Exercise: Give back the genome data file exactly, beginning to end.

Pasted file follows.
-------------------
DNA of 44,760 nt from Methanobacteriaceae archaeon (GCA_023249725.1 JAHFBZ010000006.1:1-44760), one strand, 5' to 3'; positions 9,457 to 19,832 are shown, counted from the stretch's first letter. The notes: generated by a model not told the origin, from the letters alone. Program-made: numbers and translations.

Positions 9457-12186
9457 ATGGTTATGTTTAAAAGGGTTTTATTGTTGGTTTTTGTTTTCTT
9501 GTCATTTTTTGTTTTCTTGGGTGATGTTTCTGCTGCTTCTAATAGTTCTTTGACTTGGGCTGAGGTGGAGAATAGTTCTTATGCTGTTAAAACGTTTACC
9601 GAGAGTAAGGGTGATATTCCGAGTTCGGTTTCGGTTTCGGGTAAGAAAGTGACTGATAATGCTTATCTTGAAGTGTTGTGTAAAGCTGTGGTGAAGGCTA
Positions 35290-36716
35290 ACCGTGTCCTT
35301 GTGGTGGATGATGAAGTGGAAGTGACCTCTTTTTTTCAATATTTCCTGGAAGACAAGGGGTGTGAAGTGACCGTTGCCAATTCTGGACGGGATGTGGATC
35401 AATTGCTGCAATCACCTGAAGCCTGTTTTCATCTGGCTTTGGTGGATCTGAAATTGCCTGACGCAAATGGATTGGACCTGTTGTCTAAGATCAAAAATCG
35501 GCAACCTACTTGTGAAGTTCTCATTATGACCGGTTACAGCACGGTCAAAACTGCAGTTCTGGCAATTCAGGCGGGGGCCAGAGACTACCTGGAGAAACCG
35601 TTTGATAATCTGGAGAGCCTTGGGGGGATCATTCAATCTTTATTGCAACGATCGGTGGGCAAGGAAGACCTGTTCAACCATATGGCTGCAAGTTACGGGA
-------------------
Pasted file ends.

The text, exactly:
DNA of 44,760 nt from Methanobacteriaceae archaeon (GCA_023249725.1 JAHFBZ010000006.1:1-44760), one strand, 5' to 3'; positions 9,457 to 19,832 are shown, counted from the stretch's first letter. The notes: generated by a model not told the origin, from the letters alone. Program-made: numbers and translations.

Positions 9457-12186
9457 ATGGTTATGTTTAAAAGGGTTTTATTGTTGGTTTTTGTTTTCTT
9501 GTCATTTTTTGTTTTCTTGGGTGATGTTTCTGCTGCTTCTAATAGTTCTTTGACTTGGGCTGAGGTGGAGAATAGTTCTTATGCTGTTAAAACGTTTACC
9601 GAGAGTAAGGGTGATATTCCGAGTTCGGTTTCGGTTTCGGGTAAGAAAGTGACTGATAATGCTTATCTTGAAGTGTTGTGTAAAGCTGTGGTGAAGGCTA
Positions 35290-36716
35290 ACCGTGTCCTT
35301 GTGGTGGATGATGAAGTGGAAGTGACCTCTTTTTTTCAATATTTCCTGGAAGACAAGGGGTGTGAAGTGACCGTTGCCAATTCTGGACGGGATGTGGATC
35401 AATTGCTGCAATCACCTGAAGCCTGTTTTCATCTGGCTTTGGTGGATCTGAAATTGCCTGACGCAAATGGATTGGACCTGTTGTCTAAGATCAAAAATCG
35501 GCAACCTACTTGTGAAGTTCTCATTATGACCGGTTACAGCACGGTCAAAACTGCAGTTCTGGCAATTCAGGCGGGGGCCAGAGACTACCTGGAGAAACCG
35601 TTTGATAATCTGGAGAGCCTTGGGGGGATCATTCAATCTTTATTGCAACGATCGGTGGGCAAGGAAGACCTGTTCAACCATATGGCTGCAAGTTACGGGA